Trump’s Latest Reversal in Cuba Policy Is a ‘Slap in the Face’ to U.S. Allies

Trump’s Latest Reversal in Cuba Policy Is a ‘Slap in the Face’ to U.S. Allies
U.S. National Security Adviser John Bolton during a speech at the Bay of Pigs Veterans Association, Coral Gables, Florida, April 17, 2019 (AP photo by Wilfredo Lee).

The Trump administration yesterday announced a number of new sanctions and restrictions on dealing with Cuba, including new limits on remittances and nonfamily travel to the island from the United States. In a reversal of more than two decades of U.S. policy, the administration also said it would allow Cuban Americans whose property was seized during the Cuban revolution to sue foreign companies operating on that property. A law passed in 1996 had originally allowed such claims, but that provision in the law had been waived by every president, until now.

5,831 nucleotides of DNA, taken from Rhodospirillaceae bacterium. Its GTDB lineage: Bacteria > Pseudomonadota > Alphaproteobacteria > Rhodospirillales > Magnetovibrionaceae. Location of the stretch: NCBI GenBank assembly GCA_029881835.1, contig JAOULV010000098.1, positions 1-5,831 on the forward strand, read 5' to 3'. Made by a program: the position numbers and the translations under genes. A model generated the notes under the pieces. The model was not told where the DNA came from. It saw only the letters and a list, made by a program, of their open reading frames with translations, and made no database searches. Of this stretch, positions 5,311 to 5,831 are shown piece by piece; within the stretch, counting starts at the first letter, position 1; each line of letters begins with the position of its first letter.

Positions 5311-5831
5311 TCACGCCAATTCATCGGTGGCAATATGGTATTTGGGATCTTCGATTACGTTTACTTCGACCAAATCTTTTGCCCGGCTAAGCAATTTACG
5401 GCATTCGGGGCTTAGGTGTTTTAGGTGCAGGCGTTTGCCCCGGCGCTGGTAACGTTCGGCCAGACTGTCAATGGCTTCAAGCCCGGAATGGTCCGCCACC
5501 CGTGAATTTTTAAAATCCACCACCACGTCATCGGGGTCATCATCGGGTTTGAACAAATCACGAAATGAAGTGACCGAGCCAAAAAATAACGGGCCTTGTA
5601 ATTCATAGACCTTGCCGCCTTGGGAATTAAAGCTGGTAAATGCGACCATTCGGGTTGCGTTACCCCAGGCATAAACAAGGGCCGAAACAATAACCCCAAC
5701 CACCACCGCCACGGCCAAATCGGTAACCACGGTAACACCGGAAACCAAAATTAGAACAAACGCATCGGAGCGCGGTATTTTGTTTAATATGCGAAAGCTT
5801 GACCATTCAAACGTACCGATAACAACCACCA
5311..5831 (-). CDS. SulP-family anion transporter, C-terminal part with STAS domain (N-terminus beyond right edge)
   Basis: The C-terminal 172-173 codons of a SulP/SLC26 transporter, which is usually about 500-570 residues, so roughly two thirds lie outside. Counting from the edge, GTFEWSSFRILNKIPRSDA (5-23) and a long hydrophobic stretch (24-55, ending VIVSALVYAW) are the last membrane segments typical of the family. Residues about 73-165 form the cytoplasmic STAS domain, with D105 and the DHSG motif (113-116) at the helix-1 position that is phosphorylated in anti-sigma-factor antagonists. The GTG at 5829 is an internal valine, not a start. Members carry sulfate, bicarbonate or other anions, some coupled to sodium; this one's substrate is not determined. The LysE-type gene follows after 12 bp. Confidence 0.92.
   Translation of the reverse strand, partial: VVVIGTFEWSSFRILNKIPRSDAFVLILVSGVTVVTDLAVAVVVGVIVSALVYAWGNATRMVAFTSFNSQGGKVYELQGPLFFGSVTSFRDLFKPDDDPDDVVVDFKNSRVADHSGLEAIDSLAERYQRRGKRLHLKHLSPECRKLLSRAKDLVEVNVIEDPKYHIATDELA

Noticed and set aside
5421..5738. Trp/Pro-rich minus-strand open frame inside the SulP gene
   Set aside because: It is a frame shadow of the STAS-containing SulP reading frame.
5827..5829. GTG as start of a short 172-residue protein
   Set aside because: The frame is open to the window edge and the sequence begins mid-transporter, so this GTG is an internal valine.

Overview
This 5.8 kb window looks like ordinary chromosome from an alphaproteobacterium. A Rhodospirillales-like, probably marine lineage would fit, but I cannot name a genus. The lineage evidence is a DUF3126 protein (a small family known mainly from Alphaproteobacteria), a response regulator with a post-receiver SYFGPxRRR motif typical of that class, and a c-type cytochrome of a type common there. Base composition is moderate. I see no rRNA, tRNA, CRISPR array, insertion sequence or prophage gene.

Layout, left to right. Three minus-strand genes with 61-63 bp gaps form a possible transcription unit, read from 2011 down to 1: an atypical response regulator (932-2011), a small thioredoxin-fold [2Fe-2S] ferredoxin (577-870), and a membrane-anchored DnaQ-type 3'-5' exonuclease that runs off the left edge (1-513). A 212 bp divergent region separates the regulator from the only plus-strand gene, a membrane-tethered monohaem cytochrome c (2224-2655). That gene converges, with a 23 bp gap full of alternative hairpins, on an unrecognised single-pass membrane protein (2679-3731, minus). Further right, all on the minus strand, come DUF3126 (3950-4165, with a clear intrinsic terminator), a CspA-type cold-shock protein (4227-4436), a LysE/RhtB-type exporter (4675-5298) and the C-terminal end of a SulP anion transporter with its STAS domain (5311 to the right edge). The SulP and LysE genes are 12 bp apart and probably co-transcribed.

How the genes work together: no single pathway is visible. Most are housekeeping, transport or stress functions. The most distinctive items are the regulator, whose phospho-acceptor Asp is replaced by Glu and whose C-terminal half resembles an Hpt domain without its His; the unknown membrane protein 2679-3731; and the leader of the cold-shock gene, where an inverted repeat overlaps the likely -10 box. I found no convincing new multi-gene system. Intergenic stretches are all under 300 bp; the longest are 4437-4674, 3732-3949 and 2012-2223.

To understand the implications of this move, WPR spoke with contributor William M. LeoGrande, an expert on Latin America at American University and the co-author of “Back Channel to Cuba: The Hidden History of Negotiations between Washington and Havana.” The following transcript has been lightly edited for length and clarity.

World Politics Review: How did the Helms-Burton Act, the law allowing foreign companies to be sued for operating on property seized during the Cuban revolution, come about?

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